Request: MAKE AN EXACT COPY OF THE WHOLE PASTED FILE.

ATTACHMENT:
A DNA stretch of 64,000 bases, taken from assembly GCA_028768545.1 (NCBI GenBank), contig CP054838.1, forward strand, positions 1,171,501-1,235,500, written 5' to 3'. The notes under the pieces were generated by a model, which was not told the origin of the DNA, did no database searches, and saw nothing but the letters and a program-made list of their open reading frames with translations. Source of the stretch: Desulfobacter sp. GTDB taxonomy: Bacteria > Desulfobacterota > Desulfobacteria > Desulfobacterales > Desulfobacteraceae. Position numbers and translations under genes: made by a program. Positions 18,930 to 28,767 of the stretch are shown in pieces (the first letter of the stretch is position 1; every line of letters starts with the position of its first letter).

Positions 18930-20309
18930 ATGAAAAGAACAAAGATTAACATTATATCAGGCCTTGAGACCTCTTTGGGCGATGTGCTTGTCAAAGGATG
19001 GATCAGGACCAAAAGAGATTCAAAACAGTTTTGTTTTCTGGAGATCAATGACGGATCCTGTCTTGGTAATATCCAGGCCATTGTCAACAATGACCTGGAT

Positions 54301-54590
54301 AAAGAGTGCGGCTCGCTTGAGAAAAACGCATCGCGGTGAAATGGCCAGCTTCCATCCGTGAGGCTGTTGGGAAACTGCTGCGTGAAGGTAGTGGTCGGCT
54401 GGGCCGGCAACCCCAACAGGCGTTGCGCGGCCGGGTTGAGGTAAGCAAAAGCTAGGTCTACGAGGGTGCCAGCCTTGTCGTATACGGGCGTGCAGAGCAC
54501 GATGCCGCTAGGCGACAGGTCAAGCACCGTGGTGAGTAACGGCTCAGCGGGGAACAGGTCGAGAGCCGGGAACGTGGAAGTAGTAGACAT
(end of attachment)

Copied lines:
A DNA stretch of 64,000 bases, taken from assembly GCA_028768545.1 (NCBI GenBank), contig CP054838.1, forward strand, positions 1,171,501-1,235,500, written 5' to 3'. The notes under the pieces were generated by a model, which was not told the origin of the DNA, did no database searches, and saw nothing but the letters and a program-made list of their open reading frames with translations. Source of the stretch: Desulfobacter sp. GTDB taxonomy: Bacteria > Desulfobacterota > Desulfobacteria > Desulfobacterales > Desulfobacteraceae. Position numbers and translations under genes: made by a program. Positions 18,930 to 28,767 of the stretch are shown in pieces (the first letter of the stretch is position 1; every line of letters starts with the position of its first letter).

Positions 18930-20309
18930 ATGAAAAGAACAAAGATTAACATTATATCAGGCCTTGAGACCTCTTTGGGCGATGTGCTTGTCAAAGGATG
19001 GATCAGGACCAAAAGAGATTCAAAACAGTTTTGTTTTCTGGAGATCAATGACGGATCCTGTCTTGGTAATATCCAGGCCATTGTCAACAATGACCTGGAT

Positions 54301-54590
54301 AAAGAGTGCGGCTCGCTTGAGAAAAACGCATCGCGGTGAAATGGCCAGCTTCCATCCGTGAGGCTGTTGGGAAACTGCTGCGTGAAGGTAGTGGTCGGCT
54401 GGGCCGGCAACCCCAACAGGCGTTGCGCGGCCGGGTTGAGGTAAGCAAAAGCTAGGTCTACGAGGGTGCCAGCCTTGTCGTATACGGGCGTGCAGAGCAC
54501 GATGCCGCTAGGCGACAGGTCAAGCACCGTGGTGAGTAACGGCTCAGCGGGGAACAGGTCGAGAGCCGGGAACGTGGAAGTAGTAGACAT